Wednesday, February 25, 2009

And the award goes to...

Part Three in my week long series on Frames and Film

In honor of the Academy Awards last Sunday and the stress of the rush movie job being over (there's still more to come, just at a more leisurely pace), I give you now my top 5 framing movies. Oh yes, there are some great moments in framing on film.

5. John Waters' Pecker (1998). There is a wonderful scene where Pecker has his first photography exhibit in a Baltimore sandwich shop. The framing is AWFUL and obviously done by the artist who has no formal framing education. Outsider framing. The frames are garage-sale finds and the glass doesn't fit so newspaper is wedged at the top and bottom to hold things together. If I had more time on my hands I would do a screen-cap from my signed copy. I love how John Waters can even make framing hysterically funny. I reference this scene all the time at the shop when art students get sticker-shock and look for alternatives.

4. How to Steal A Million (1966) starring Audrey Hepburn and Peter O'Toole. This is a comedy about art forgery and thievery shot on location in Paris in glamorous mansions and museums. The frames are gorgeous and tacky in a fabulous 60s way. Worth watching for the art direction alone, but also there's Audrey in her Givenchy wardrobe, too.

3. Vertigo (1958) Jimmy Stewart and Kim Novak star in this Hitchcock classic. In one of the beginning scenes, Kim Novak arrives home after having been to the framer's. Her parcel is enormous and covered in brown kraft paper. I am from modest beginnings, so this was the first time I had ever seen someone return from a frame shop and the package looked very elegant to me! There are some later scenes in an art museum which also contain some nice frames, but the kraft paper wrapped parcel is what has stuck with me through the years.

2. Unbreakable (2000). Philadelphia's own M. Night Shyamalan directs a second picture with Bruce Willis and great framing. There is a scene in Samuel L. Jackson's lair that includes dozens of gallery-style images of superheroes. I worked in a very well-staffed frame shop at the time this film was released (I had not yet come to Philly or Frugal Frames) and this scene influenced some of my colleagues and our designs. It also led to our hypothesis that M. Night Shyamalan might have at one time been a framer himself.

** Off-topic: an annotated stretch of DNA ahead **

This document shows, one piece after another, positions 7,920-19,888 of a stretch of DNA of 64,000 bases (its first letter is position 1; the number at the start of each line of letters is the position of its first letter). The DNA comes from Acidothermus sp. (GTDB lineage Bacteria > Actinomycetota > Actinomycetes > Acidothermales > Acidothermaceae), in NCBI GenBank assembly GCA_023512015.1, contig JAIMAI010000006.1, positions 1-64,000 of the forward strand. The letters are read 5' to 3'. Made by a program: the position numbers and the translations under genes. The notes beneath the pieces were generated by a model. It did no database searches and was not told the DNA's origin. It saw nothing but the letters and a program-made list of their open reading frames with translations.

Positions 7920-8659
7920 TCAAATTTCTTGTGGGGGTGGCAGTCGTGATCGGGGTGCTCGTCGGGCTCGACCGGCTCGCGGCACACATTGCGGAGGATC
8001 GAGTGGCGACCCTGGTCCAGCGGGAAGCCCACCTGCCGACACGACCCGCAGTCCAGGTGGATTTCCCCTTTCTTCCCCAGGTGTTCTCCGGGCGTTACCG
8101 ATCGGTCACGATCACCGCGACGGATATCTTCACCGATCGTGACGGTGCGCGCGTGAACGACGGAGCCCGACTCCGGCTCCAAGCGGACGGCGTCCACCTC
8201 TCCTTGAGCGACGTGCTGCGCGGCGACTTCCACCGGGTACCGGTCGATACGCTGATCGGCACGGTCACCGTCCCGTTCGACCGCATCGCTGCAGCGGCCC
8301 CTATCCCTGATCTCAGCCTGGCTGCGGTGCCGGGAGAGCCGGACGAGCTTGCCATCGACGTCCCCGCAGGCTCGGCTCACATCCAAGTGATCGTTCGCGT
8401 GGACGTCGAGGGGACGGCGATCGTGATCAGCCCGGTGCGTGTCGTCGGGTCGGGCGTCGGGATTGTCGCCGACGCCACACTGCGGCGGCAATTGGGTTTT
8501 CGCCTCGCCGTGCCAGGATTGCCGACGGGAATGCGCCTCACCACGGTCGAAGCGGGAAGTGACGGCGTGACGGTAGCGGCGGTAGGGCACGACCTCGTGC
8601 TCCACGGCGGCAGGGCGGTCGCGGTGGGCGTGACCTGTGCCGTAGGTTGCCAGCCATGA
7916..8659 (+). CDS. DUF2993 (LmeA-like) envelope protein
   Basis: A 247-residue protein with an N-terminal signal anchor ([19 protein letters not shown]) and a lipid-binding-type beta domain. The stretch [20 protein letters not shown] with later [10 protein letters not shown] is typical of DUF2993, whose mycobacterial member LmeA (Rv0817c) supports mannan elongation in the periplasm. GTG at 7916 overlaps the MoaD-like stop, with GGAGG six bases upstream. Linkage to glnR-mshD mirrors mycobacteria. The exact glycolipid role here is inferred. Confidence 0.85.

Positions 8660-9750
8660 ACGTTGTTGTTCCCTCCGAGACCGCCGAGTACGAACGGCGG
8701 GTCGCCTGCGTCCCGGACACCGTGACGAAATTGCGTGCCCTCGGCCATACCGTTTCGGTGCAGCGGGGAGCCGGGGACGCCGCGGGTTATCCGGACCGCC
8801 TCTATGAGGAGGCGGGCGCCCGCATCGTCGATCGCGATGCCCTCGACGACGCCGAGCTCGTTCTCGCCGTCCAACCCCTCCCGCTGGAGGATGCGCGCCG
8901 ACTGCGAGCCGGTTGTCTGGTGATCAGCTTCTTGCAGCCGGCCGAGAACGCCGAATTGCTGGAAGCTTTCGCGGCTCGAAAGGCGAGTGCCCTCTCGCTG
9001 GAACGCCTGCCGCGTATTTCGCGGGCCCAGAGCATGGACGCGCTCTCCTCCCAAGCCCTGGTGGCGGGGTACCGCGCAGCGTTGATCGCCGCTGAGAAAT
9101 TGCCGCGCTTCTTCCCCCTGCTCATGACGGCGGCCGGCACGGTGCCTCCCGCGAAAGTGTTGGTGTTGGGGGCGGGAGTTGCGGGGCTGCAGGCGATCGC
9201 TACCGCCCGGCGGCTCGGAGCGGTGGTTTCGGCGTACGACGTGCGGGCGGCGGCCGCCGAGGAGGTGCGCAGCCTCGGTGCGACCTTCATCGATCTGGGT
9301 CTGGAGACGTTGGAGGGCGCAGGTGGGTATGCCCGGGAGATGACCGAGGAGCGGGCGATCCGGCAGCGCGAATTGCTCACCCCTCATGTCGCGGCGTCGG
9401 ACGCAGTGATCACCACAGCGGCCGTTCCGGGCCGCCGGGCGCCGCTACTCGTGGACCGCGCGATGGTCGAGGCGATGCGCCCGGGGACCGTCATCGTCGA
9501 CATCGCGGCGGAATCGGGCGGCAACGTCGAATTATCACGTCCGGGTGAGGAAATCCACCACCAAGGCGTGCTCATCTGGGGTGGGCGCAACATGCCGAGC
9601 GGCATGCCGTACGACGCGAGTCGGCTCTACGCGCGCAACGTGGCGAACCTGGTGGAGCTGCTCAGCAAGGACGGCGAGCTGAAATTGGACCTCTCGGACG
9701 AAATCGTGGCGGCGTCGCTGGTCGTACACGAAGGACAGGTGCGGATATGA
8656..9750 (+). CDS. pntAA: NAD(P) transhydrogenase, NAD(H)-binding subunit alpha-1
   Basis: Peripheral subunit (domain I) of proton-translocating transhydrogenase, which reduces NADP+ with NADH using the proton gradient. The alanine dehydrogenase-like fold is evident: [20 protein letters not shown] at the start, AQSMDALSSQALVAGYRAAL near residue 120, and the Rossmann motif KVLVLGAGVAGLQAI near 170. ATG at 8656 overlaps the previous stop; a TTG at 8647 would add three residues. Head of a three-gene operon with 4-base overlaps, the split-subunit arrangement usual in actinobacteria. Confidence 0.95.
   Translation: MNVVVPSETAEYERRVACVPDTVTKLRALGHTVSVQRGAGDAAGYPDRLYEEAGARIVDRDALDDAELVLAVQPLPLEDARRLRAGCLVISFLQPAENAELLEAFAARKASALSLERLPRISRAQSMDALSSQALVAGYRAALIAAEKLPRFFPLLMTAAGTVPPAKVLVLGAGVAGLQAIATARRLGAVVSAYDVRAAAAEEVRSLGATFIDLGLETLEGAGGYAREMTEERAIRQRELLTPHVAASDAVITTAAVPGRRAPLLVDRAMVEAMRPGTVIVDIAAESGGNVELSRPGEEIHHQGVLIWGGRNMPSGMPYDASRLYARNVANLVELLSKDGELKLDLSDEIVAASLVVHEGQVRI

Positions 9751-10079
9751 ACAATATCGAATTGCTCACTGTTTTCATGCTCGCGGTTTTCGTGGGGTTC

1. The Sixth Sense (1999). One cannot discuss frames on film without mentioning this, M. Night Shyamalan's first feature film. There are lines of dialogue in at least two scenes that talk about how stunning a particular piece of framing is, which may be unprecedented in film. Again, I would screen-cap if I could. The frame is a Stradivarius veneer, and back in the day I sold it to customers as "The Sixth Sense" frame, unaware that eight years later I would work in the shop that created it.

Here's the Stradivarius and photo of the newspaper article (sorry, it's not archived online--just click to enlarge). And go figure, Frugal Frames on Pine Street also did 100 pieces for that great scene in Unbreakable, too.

Tuesday, February 24, 2009


Part Two in my week long series on Frames and Film

So today is Tuesday and the day the balance of the frames were to arrive for the big movie order, but there was yet another comedy of errors (again, I am blameless for real) and they nearly did not. At some point during this very frantic morning I even contemplated buying ready-made frames at a craft store just to deliver the job on time. (And did I mention it's my birthday today?) Sidenote: when the order was placed I suggested to the Set Decorator that we put everything in standard sizes, so the rectangles would look proportionate on film and also so that maybe they could be recycled after the shoot. These very practical objectives gave me more options today when things started to go awry. The job would be delivered somehow, because it sure would be nice to work in film in this town again.

Through some sort of magic (read: very "assertive" phone calls from the Boss), the frames arrived at noon. Since I had everything prepped including glass, it was really just a simple matter of fitting and I had all pieces complete by 1:10 pm--just 10 minutes over schedule and I was not seen to break a sweat.

Here are the remaining frames completed today. And for getting this order in on time...

I'd like to thank all the little people who got me here.

Monday, February 23, 2009

I oughta be in pictures...

Part One in my week long series on Frames and Film

Last week a Set Decorator for a major motion picture bounded into the shop with tubes and bags and sleeves of art under her arm. This is the second time I have assisted a Set Decorator (though several have been through the shop over the years). Each needed the completed projects in less than a week, and each competently made decisions with me while simultaneously handled various calls on her cell phone. Amazing.

This time it was 20 pieces, 15 of which were needed for Tuesday (it was Friday at noon). No problem. I would receive frames and mats Monday morning and have them completed for the Tuesday deadline.